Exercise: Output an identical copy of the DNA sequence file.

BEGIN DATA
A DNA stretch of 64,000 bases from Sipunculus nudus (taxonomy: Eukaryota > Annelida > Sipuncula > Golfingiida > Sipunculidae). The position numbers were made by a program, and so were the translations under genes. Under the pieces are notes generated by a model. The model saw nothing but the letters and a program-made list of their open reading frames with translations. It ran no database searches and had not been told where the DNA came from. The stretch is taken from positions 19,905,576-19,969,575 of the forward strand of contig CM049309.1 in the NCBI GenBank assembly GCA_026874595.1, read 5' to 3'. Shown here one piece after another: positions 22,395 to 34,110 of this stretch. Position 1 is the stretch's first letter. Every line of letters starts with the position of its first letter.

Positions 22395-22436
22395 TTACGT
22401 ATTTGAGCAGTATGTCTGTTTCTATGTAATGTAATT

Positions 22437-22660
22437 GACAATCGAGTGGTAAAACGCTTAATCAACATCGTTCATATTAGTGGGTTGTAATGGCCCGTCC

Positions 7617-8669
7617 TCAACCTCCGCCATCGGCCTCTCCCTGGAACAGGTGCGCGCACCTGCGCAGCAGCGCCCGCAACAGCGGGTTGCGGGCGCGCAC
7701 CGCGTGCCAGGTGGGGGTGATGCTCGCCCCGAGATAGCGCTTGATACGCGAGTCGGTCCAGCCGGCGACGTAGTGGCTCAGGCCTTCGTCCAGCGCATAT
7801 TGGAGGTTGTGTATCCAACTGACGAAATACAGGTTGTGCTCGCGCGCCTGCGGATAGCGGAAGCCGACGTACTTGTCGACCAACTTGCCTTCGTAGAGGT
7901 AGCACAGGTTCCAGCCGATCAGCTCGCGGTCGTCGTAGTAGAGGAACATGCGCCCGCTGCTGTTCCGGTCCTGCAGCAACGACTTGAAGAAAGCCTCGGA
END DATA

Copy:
A DNA stretch of 64,000 bases from Sipunculus nudus (taxonomy: Eukaryota > Annelida > Sipuncula > Golfingiida > Sipunculidae). The position numbers were made by a program, and so were the translations under genes. Under the pieces are notes generated by a model. The model saw nothing but the letters and a program-made list of their open reading frames with translations. It ran no database searches and had not been told where the DNA came from. The stretch is taken from positions 19,905,576-19,969,575 of the forward strand of contig CM049309.1 in the NCBI GenBank assembly GCA_026874595.1, read 5' to 3'. Shown here one piece after another: positions 22,395 to 34,110 of this stretch. Position 1 is the stretch's first letter. Every line of letters starts with the position of its first letter.

Positions 22395-22436
22395 TTACGT
22401 ATTTGAGCAGTATGTCTGTTTCTATGTAATGTAATT

Positions 22437-22660
22437 GACAATCGAGTGGTAAAACGCTTAATCAACATCGTTCATATTAGTGGGTTGTAATGGCCCGTCC

Positions 7617-8669
7617 TCAACCTCCGCCATCGGCCTCTCCCTGGAACAGGTGCGCGCACCTGCGCAGCAGCGCCCGCAACAGCGGGTTGCGGGCGCGCAC
7701 CGCGTGCCAGGTGGGGGTGATGCTCGCCCCGAGATAGCGCTTGATACGCGAGTCGGTCCAGCCGGCGACGTAGTGGCTCAGGCCTTCGTCCAGCGCATAT
7801 TGGAGGTTGTGTATCCAACTGACGAAATACAGGTTGTGCTCGCGCGCCTGCGGATAGCGGAAGCCGACGTACTTGTCGACCAACTTGCCTTCGTAGAGGT
7901 AGCACAGGTTCCAGCCGATCAGCTCGCGGTCGTCGTAGTAGAGGAACATGCGCCCGCTGCTGTTCCGGTCCTGCAGCAACGACTTGAAGAAAGCCTCGGA